The Conversion of Saint Paul, Apostle
The conversion of St. Paul
On his journey, as he was nearing Damascus, a light from the sky suddenly flashed around him. He fell to the ground and heard a voice saying to him, “Saul, Saul, why are you persecuting me?” He said, “Who are you, sir?” The reply came, “I am Jesus, whom you are persecuting. Now get up and go into the city and you will be told what you must do.” Acts 9,3-6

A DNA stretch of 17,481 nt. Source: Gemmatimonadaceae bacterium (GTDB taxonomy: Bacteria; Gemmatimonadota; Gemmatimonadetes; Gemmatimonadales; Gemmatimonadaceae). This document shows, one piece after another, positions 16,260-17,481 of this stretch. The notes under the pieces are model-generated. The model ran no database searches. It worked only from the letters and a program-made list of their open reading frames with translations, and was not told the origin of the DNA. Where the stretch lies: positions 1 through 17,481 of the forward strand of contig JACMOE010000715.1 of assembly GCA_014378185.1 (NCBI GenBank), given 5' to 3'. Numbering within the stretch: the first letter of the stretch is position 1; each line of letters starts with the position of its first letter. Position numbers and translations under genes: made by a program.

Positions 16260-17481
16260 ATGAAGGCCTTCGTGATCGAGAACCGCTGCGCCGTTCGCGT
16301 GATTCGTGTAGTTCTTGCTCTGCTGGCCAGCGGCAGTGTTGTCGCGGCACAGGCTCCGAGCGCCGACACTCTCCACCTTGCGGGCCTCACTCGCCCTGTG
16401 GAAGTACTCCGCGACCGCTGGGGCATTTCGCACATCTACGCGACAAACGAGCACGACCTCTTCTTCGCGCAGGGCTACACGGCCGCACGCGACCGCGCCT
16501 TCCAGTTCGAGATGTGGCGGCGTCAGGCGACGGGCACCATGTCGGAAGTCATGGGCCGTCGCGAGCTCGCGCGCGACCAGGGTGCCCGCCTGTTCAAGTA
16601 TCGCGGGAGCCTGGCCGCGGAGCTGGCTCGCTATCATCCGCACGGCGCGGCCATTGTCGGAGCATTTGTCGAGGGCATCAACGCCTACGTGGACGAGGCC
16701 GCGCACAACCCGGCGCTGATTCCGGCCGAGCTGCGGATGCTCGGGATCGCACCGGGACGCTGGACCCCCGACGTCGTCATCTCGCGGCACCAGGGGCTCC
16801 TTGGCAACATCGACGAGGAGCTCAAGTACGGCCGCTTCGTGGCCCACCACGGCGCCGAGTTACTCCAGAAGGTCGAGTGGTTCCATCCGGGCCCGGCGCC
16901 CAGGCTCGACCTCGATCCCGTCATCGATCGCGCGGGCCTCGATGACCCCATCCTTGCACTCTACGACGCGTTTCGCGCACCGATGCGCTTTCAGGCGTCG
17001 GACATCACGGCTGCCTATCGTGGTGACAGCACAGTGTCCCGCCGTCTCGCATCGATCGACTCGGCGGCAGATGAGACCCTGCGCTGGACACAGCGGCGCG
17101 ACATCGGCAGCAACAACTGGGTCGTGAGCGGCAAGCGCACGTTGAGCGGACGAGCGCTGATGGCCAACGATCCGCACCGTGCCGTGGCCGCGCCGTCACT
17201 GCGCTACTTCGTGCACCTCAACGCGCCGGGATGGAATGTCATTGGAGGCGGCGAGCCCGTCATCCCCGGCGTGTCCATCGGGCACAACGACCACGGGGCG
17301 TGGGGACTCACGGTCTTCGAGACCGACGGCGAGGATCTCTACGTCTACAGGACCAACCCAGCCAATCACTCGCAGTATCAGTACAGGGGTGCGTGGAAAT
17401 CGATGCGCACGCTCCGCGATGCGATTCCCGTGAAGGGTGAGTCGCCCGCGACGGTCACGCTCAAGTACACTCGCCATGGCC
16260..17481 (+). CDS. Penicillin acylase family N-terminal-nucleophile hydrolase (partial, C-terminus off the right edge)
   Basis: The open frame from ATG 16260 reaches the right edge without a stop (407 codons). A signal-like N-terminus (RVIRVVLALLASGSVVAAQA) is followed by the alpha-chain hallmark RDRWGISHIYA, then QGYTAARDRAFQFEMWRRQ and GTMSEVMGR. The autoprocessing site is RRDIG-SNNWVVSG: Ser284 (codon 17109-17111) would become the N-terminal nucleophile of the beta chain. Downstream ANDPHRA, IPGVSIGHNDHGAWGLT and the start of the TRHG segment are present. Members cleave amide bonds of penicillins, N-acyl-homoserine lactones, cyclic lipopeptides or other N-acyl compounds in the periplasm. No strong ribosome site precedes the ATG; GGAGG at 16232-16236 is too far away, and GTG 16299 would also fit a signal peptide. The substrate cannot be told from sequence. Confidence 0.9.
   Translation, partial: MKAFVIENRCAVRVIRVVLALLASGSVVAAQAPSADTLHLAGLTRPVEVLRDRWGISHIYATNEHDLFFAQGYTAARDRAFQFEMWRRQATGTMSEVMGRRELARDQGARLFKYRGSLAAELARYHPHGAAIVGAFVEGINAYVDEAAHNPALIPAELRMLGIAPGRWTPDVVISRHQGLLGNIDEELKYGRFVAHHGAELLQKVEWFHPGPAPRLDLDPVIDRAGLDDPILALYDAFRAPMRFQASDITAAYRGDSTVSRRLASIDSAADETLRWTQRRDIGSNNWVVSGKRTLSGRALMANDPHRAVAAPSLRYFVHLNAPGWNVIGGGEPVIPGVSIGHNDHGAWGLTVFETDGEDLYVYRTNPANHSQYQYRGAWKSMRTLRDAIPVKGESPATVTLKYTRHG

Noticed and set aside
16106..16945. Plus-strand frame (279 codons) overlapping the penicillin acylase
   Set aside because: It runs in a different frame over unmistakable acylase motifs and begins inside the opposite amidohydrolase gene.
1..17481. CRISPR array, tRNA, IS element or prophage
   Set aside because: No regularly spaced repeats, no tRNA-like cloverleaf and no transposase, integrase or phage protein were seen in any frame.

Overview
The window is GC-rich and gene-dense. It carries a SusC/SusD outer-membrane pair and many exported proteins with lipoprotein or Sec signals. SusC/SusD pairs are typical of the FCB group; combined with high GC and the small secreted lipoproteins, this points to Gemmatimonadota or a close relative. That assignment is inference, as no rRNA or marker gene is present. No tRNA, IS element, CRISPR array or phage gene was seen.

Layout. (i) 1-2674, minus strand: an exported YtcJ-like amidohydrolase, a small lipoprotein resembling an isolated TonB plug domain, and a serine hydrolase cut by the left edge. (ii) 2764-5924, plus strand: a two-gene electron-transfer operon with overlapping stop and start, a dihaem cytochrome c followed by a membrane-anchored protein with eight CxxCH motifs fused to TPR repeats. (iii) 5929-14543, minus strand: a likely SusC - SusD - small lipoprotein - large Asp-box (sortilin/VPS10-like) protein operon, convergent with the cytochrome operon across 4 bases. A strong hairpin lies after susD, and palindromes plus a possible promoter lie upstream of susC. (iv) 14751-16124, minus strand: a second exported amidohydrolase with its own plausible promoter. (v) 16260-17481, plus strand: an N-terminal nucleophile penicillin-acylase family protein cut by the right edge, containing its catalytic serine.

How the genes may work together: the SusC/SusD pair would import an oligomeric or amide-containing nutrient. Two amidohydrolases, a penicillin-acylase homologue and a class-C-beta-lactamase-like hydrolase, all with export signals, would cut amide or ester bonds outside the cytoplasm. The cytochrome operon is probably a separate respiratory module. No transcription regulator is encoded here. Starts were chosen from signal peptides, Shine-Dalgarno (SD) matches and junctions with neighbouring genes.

Today the Church celebrates the “conversion” of St. Paul. There is a “before” and an “after” in Paul’s life: in the middle there is an extraordinary and unexpected event. Paul himself says in some passages of his letters what he was before, when he admitted that he was “I was once a blasphemer and a persecutor and an arrogant man” (1Tm 1,13), all confirmed by Luke in the Acts of the apostles: “Now Saul was consenting to his [Stephen]execution …. Saul, meanwhile, was trying to destroy the church; entering house after house and dragging out men and women, he handed them over for imprisonment” (Acts 8,1-3). It is on this persecutor of the Church that the powerful and extraordinary intervention of the Lord, which will make him a new person, bursts, sudden as a lightning in a summer storm. Paul has done nothing to “repent”. He was not in a journey of faith, rather he was committed to the following: “if he should find any men or women who belonged to the Way, he might bring them back to Jerusalem in chains” (Acts 9,2). He, moreover, has never used the word “conversion” to express the experience which changed his life: he always spoke of “illumination”, “revelation” and “grace”. Paul was the apostle of the grace, of the love of God, open and free of charge. The inspiration which has struck him has been to become aware, due to the brightness of that flash, of his religious schizophrenia: he, the “a Pharisee …. in righteousness based on the law” (Phil 3,5-6), was doing violence to human beings free and harmless . The voice “I am Jesus whom you are persecuting” (Acts 26,15) suddenly enlightened him on the fact that when you touch a person you touch God and each violence to a person is an act of violence against God, like any act of love to someone is an act of love towards God. This was the event which, after a process of internalization which lasted ten years, transformed him into a new man, so much as to be able to say: “For me life is Christ” (Phil 1,21) and “by the grace of God I am what I am” (1Cor 15,10). This irruption of grace in Paul is a “good new” also for us: it means that the resurrected Lord has the ability and the freedom to disrupt everyone’s life, even in our time, turning sinners into saints. We talked about st.Paul, but the same thing happened to st. Augustine, to st. Francis and to many less famous others. The history of the Church is full of these “good news”.